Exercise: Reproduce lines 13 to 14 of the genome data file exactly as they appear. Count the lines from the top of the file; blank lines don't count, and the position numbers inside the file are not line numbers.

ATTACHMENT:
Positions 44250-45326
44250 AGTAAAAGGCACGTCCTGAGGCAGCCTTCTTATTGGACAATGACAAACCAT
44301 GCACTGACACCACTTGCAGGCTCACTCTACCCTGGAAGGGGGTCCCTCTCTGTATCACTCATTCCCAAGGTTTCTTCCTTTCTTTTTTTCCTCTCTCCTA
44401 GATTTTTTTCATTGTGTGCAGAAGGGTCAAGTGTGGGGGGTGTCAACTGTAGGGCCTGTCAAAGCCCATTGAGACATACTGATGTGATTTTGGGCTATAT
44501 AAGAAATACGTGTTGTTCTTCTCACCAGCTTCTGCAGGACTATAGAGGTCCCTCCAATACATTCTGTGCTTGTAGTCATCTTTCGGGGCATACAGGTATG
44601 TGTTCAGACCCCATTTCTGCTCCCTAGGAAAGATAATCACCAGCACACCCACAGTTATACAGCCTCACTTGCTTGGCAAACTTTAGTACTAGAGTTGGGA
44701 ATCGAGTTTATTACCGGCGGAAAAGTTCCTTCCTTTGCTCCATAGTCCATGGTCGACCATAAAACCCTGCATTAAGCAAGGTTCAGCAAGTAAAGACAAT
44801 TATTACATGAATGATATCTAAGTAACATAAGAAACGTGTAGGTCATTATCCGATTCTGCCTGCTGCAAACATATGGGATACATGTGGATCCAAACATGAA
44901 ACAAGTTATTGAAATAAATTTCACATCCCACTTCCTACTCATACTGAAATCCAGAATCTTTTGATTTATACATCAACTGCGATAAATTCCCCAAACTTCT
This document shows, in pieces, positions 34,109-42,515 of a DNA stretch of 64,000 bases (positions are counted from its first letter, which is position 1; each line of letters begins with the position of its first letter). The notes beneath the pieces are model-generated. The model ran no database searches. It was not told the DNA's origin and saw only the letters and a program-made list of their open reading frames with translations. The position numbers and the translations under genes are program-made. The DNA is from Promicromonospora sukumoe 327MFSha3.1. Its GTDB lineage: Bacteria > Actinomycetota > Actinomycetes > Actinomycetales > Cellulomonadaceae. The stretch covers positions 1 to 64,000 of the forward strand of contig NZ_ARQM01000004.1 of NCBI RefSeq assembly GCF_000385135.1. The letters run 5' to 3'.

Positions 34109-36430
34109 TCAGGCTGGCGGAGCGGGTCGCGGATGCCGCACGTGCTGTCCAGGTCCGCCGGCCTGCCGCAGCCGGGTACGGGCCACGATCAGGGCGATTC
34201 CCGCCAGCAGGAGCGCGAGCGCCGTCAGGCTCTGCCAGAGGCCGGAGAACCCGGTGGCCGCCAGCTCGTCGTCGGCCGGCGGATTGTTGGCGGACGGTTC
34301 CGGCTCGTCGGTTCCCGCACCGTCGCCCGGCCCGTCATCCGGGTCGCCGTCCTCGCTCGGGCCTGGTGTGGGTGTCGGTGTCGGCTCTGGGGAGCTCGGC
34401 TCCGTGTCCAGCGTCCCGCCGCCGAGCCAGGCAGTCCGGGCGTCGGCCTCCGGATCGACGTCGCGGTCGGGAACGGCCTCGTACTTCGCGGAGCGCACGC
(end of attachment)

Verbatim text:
34201 CCGCCAGCAGGAGCGCGAGCGCCGTCAGGCTCTGCCAGAGGCCGGAGAACCCGGTGGCCGCCAGCTCGTCGTCGGCCGGCGGATTGTTGGCGGACGGTTC
34301 CGGCTCGTCGGTTCCCGCACCGTCGCCCGGCCCGTCATCCGGGTCGCCGTCCTCGCTCGGGCCTGGTGTGGGTGTCGGTGTCGGCTCTGGGGAGCTCGGC